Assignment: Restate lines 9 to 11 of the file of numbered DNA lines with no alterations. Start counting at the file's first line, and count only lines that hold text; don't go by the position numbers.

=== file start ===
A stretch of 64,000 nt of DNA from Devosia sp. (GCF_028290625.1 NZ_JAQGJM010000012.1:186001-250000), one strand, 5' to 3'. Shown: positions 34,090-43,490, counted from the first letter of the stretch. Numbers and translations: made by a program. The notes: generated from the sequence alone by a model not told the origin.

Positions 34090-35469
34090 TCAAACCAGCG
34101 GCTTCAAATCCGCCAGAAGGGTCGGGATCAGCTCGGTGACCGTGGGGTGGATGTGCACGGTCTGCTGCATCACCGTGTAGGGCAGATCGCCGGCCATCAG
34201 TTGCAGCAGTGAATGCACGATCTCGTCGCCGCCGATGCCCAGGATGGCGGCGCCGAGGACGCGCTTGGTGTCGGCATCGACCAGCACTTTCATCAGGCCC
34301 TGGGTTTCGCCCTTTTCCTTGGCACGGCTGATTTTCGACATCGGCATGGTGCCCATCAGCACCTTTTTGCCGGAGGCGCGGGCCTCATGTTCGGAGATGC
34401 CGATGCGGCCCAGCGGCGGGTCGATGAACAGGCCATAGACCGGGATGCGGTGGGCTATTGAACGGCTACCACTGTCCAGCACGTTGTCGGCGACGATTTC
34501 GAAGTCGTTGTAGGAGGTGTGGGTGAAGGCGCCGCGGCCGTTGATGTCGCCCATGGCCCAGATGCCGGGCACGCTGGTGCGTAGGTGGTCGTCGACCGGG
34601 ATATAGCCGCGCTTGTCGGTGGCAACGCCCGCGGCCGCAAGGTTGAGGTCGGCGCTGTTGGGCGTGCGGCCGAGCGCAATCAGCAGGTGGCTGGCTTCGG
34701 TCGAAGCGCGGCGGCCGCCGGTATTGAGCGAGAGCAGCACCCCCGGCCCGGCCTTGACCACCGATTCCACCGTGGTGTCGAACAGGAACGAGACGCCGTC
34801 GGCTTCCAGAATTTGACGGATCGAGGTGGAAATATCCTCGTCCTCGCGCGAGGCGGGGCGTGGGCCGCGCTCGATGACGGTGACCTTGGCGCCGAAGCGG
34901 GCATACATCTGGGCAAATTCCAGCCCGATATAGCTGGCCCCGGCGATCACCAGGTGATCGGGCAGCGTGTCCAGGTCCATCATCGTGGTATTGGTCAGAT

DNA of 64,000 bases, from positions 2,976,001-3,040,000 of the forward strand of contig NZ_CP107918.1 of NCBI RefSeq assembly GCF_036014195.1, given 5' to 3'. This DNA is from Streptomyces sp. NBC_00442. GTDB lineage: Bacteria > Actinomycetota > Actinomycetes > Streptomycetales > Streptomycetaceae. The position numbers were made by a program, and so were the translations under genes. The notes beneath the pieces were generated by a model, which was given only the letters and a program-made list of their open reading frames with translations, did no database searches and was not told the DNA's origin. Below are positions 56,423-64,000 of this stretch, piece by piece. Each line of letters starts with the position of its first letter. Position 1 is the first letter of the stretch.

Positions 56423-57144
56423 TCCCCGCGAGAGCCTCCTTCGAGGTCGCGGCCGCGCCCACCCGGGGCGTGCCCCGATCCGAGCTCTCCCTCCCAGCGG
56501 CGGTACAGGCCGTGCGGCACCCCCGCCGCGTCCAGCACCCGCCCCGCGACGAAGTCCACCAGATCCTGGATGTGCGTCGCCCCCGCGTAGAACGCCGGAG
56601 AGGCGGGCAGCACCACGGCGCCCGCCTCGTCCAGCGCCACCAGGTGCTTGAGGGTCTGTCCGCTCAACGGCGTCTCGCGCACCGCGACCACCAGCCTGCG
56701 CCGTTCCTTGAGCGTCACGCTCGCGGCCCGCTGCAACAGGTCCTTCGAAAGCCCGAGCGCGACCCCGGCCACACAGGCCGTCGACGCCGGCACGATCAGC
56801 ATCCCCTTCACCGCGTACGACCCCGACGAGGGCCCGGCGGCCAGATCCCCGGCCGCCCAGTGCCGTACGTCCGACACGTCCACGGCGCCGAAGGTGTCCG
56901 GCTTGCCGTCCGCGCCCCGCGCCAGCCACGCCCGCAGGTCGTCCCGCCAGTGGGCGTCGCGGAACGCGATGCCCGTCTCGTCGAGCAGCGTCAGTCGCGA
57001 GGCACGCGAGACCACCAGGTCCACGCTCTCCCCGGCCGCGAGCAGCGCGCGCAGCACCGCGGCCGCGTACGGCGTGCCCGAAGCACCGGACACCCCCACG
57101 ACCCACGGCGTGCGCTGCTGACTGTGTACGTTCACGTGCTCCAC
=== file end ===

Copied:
34601 ATATAGCCGCGCTTGTCGGTGGCAACGCCCGCGGCCGCAAGGTTGAGGTCGGCGCTGTTGGGCGTGCGGCCGAGCGCAATCAGCAGGTGGCTGGCTTCGG
34701 TCGAAGCGCGGCGGCCGCCGGTATTGAGCGAGAGCAGCACCCCCGGCCCGGCCTTGACCACCGATTCCACCGTGGTGTCGAACAGGAACGAGACGCCGTC
34801 GGCTTCCAGAATTTGACGGATCGAGGTGGAAATATCCTCGTCCTCGCGCGAGGCGGGGCGTGGGCCGCGCTCGATGACGGTGACCTTGGCGCCGAAGCGG